On Suffering: Christianity and Transcendentalism

The suffering of the children and parents on our border brings up again the age-old question: why does there have to be so much suffering in the world? The short answer is, of course, there doesn’t have to be “so much”–our government is shamefully inflicting needless suffering on these poor families.  But what about suffering more generally?  If there is a loving God, as so many Americans believe, why all this pain and anguish in the world?

The question of suffering resonated powerfully with me this week owing to two separate occurrences.  One was a fantastic piece of theatre, an imagined modern conversation between Emerson and his muse, Margaret Fuller, played out at a picnic in a park in Peterborough, NH by two brilliant actors.   They joke, they eat, they ask about each other’s work, and then they begin to argue about the nature of Beauty. Emerson claims it can be found in all things,   Fuller disagrees, forcefully, and gives him the example of a girl waiting to be picked up by her parent after a long stay at summer camp, sitting on her suitcase, watching all the other children disappearing one by one with their mothers and fathers…But her mother will never come. She has been killed in an accident en route to bringing back her child.   Fuller cannot see any beauty in that scene—it haunts her:  the child growing more and more fearful, more desperate sensing something is wrong…she can’t stop thinking about it.

And yet, Emerson tells her, you are carrying that child with you now, and will be forever. You have wrapped her in your thoughts, your loving thoughts, and won’t let her go—that is a beautiful thing.  To care about someone, to have your heart go out to someone in trouble, someone who is suffering…there is Beauty in that.

At the same time, I’m reading George Eliot’s first novel, Adam Bede, and the good-hearted young protagonist, Dinah, who is devoting her life to helping those in need in a poor mining village, writes  a letter to a friend, describing what happens to her just after dusk each night:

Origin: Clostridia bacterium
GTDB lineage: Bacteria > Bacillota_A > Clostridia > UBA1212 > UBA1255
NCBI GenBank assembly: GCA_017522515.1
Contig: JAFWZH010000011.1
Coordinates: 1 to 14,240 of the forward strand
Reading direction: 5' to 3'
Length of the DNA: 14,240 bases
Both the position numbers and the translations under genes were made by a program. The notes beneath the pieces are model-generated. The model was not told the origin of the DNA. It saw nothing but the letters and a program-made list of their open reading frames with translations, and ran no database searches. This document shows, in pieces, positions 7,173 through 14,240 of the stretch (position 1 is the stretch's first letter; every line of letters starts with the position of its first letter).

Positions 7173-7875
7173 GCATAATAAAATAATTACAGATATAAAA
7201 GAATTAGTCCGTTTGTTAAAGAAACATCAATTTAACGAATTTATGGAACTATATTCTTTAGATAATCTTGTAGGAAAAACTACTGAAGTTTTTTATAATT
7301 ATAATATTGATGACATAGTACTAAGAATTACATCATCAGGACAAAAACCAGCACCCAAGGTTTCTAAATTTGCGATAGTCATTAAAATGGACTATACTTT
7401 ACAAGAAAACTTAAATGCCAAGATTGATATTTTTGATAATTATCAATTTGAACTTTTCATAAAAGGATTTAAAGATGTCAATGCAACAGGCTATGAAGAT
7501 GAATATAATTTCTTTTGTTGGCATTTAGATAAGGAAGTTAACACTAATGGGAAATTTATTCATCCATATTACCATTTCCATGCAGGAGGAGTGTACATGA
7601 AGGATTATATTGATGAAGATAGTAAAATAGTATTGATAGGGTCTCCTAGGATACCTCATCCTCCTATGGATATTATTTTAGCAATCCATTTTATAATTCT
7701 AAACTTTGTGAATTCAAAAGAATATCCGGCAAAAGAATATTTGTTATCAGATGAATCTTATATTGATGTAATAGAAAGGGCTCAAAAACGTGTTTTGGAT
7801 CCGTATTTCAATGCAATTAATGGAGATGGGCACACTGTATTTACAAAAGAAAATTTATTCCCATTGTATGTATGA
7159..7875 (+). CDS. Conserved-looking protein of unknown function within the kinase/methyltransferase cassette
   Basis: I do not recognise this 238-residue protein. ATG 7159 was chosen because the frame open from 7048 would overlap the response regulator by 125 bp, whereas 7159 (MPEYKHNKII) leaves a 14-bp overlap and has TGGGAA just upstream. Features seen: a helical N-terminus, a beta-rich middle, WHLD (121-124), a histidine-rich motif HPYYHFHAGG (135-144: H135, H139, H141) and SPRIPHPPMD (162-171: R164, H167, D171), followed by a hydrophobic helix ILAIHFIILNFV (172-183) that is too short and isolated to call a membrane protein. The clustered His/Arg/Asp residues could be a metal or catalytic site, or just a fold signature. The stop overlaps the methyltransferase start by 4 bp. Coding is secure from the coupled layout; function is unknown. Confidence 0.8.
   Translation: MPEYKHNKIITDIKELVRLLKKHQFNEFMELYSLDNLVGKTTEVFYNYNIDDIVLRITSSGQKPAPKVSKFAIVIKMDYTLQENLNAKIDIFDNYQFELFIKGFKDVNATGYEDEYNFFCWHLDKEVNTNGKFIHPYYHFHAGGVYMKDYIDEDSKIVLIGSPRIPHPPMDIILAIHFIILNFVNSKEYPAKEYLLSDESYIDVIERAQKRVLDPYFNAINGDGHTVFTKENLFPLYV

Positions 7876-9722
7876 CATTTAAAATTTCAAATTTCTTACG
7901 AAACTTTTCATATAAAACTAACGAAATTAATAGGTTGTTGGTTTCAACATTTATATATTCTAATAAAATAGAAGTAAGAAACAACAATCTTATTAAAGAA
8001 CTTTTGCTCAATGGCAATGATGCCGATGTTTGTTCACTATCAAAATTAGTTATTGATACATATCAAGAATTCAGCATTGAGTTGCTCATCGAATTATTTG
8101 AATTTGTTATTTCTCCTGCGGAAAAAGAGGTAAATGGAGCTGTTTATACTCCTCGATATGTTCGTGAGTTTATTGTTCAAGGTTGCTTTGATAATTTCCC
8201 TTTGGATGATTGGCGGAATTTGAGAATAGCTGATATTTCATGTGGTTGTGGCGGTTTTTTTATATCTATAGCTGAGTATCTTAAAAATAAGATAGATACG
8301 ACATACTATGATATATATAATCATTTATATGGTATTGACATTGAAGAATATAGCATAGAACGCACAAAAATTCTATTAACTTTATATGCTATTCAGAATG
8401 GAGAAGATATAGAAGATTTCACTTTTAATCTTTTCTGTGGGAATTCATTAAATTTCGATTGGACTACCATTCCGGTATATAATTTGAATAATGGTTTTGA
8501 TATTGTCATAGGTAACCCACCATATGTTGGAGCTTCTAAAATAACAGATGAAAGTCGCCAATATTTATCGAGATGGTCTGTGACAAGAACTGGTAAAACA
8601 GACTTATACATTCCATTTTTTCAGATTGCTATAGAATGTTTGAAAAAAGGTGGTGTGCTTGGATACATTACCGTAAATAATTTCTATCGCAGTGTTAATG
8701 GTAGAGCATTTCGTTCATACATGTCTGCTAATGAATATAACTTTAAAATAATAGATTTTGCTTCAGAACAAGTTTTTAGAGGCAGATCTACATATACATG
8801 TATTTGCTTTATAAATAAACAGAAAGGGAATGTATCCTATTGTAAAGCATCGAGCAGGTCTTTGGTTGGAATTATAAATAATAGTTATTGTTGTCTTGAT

“I sit in my chair in the dark room and close my eyes…and then, the very hardship, and the sorrow, and the blindness, and the sin, I have beheld and been ready to weep over,–yea, all the anguish of the children of men, which sometimes wraps me round like sudden darkness—I can bear with a willing pain, as if I was sharing the Redeemer’s cross.   For I feel it, I feel it—infinite love is suffering too—yea, in the fulness of knowledge it suffers, it yearns, it mourns; … sorrow is then a part of love, and love does not seek to throw it off.  It is not the spirit only that tells me this—I see it in the whole work and word of the gospel.  Is there not pleading in heaven?  Is not the Man of Sorrows there in that crucified body wherewith he ascended? And is he not one with the Infinite Love itself—as our love is one with our sorrow?”

As Thich Nat Hanh said: Of course we have to have suffering, otherwise how would we ever learn compassion?

This is not to excuse the shameful separations forced on these families by our government.   Arguments about Beauty and Love aren’t going to end their suffering.  But as Elliot and Emerson, the Christian voice and the Transcendentalist,  point out, we can, and we must,  find common ground in a world of suffering through the compassion it awakens in us.

Dinah’s letter may be the best explanation of Christian love I’ve ever read.

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